Figure 24: Calculation Segment
In addition to the pressure balance for the pipe segment, a heat balance is also
performed. There must be a balance between heat coming into the segment and heat
leaving it. Heat can enter or leave with the fluid or through the flow device walls. The
transfer through the walls is governed by the temperature difference between the average
fluid flowing temperature and the ambient temperature and by the overall heat transfer
coefficient.
Joining Segments Together
The calculation segment pressure drop and temperature change equations are the heart of
the PIPEPHASE calculations. For flow devices, the calculation segments are strung
together and the solution procedure is sequential. Calculation begins at the inlet where
the conditions are known. The heat and momentum balance equations are solved, in an
iterative fashion for this first segment and the conditions at the other end are found.
PIPEPHASE Keyword Manual 29
These calculated conditions become the known conditions for the inlet to the next
segment. Calculations progress sequentially until the end of the device is reached.
Further flow devices are calculated in the same way until the end of the link is reached.
If an item of process equipment, such as a pump, is in the link, the calculated conditions
for the outlet of the flow device become the known inlet conditions for this item. Then
the equipment characteristic equations are solved.
Joining Links Together
A number of links may be joined together to form a network. A junction is the name
given to the point where two or more links are joined. Since the fluid coming from all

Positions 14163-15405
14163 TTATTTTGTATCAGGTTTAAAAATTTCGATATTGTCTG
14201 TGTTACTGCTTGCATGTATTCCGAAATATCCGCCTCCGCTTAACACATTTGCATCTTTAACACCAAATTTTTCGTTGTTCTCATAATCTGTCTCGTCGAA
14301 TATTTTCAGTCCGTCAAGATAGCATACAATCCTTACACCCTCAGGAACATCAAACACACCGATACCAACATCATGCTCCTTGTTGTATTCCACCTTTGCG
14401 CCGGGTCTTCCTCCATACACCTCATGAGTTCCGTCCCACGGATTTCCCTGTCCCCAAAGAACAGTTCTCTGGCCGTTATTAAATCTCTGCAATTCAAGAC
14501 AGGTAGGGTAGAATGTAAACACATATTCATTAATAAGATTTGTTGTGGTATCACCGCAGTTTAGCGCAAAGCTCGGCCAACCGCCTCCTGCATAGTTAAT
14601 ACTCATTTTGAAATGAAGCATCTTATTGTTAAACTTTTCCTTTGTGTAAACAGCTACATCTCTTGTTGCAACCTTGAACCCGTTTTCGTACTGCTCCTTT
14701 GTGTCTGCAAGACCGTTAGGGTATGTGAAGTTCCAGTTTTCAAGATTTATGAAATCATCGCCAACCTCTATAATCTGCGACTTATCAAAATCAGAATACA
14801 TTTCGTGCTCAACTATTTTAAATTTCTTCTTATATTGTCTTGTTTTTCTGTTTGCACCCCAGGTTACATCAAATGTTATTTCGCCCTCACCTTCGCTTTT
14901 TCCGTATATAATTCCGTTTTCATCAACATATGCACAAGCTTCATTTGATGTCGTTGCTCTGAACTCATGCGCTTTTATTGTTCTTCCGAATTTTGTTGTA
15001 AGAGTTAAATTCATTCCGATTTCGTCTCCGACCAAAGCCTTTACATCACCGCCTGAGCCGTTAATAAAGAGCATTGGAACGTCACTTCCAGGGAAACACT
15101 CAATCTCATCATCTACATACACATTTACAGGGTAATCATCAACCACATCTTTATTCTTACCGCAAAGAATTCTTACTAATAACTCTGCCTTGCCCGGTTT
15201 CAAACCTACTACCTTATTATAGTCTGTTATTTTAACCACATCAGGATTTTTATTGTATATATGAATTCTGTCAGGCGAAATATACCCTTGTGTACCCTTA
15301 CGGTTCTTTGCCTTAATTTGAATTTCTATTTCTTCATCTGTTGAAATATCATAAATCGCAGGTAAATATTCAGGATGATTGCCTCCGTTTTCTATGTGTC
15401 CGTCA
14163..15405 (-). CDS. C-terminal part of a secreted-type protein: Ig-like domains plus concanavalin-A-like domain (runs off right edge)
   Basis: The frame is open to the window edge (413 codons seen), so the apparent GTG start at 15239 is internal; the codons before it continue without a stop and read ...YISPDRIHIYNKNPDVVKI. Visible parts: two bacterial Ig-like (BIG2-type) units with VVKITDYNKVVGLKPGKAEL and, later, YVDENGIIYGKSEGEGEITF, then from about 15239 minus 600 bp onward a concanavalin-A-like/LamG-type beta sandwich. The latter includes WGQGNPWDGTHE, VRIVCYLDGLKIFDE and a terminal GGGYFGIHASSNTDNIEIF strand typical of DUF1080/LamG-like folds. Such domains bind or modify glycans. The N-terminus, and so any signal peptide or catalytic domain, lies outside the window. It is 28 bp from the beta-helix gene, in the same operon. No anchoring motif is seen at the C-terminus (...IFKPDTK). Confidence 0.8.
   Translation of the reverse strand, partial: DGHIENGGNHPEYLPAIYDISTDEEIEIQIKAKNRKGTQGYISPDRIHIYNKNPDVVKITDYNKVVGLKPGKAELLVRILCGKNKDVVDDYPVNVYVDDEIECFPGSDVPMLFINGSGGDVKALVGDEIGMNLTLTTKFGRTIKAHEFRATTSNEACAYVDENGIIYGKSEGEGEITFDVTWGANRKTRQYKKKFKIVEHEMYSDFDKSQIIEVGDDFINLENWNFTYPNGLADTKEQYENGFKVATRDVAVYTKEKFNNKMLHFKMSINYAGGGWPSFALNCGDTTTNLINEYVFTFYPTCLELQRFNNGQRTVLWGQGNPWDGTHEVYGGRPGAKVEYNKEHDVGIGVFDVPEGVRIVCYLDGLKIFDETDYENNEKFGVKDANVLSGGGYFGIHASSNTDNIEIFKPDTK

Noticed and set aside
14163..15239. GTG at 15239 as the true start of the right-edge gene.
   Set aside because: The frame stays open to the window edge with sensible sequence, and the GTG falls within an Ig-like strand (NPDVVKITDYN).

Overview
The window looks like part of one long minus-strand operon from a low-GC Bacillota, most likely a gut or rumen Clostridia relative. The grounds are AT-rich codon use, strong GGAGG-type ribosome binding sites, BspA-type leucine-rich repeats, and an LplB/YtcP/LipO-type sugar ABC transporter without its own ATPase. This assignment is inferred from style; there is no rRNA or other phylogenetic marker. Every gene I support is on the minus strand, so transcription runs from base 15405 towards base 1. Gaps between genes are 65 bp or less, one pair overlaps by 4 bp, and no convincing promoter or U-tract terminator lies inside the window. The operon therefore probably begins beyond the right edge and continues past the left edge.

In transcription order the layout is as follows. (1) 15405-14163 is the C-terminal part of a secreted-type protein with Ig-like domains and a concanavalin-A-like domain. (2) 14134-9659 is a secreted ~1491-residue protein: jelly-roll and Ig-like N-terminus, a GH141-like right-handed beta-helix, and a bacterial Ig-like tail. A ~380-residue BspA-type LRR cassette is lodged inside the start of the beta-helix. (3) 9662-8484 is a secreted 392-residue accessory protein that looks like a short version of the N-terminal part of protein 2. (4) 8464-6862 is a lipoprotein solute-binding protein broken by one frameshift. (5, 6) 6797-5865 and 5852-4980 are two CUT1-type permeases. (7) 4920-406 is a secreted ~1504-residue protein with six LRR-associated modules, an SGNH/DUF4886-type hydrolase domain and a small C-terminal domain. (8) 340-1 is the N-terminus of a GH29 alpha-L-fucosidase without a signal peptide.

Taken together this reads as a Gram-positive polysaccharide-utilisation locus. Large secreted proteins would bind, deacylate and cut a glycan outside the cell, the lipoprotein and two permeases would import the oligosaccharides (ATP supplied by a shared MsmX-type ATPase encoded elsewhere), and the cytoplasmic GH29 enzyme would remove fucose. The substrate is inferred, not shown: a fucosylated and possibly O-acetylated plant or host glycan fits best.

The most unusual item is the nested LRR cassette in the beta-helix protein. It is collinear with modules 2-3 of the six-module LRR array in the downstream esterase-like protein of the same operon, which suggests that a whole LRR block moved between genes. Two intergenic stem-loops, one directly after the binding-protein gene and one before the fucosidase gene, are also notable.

sources must equal the fluid leaving from all sinks, the net flow at each junction is zero.
The coupled junction balance equations form a set of nonlinear equations which must
be solved numerically.
The primary method for solving these equations in PIPEPHASE is called the Pressure
Balance Solution method.
Pressure Balance Solution Method
The Pressure Balance Solution Method (PBAL) is a NewtonRaphson method of solving
pipeline networks. Derivatives for this method are calculated numerically.
Pressures at a junction or sink are calculated for each inflowing link. The pressure
traverse in each link is calculated in the direction of flow from the inlet of the link to the
outlet.
Convergence
For a junction or sink with multiple inflowing links and where you have not fixed the
pressure:
• Pressures at a node (i.e., a sink, source, or junction) are calculated for each link inci
dent on the node. If the pressures are equal within a user defined tolerance, the node
pressure (by pressure balance) has converged.
For fixed sink and junction pressures:
• Pressures at a node are calculated for each link incident on the node. When the cal
culated node pressure is equal to the set node pressure within the user defined toler
ance, the node pressure has converged.
If the pressure discrepancy is not within tolerance in any of the nodes, the Newton
Raphson method calculates new mass balanced link flowrate estimates and new source
pressure estimates for the next iteration.
210 Overview
PIPEPHASE Keyword Manual 31
Chapter 3
Using PIPEPHASE
Chapter Contents
About This Chapter . . . . . . . . . . . . . . . . . . . . . . . . . . . . . . . . . . . . . . . . . . . . . . . . . . . . . . . . . . 3
Defining the Application . . . . . . . . . . . . . . . . . . . . . . . . . . . . . . . . . . . . . . . . . . . . . . . . . . . . . . 3
Properties of Fluid Types . . . . . . . . . . . . . . . . . . . . . . . . . . . . . . . . . . . . . . . . . . . . . . . . . . 3
Flows and Conditions of Fluids . . . . . . . . . . . . . . . . . . . . . . . . . . . . . . . . . . . . . . . . . . . . . 4
Sphering . . . . . . . . . . . . . . . . . . . . . . . . . . . . . . . . . . . . . . . . . . . . . . . . . . . . . . . . . . . . . . . 4
Piping Structure . . . . . . . . . . . . . . . . . . . . . . . . . . . . . . . . . . . . . . . . . . . . . . . . . . . . . . . . . 4
What PIPEPHASE Calculates . . . . . . . . . . . . . . . . . . . . . . . . . . . . . . . . . . . . . . . . . . . . . . 4
Rating, Design, Case Studies and Nodal Analysis . . . . . . . . . . . . . . . . . . . . . . . . . . . . . . . 5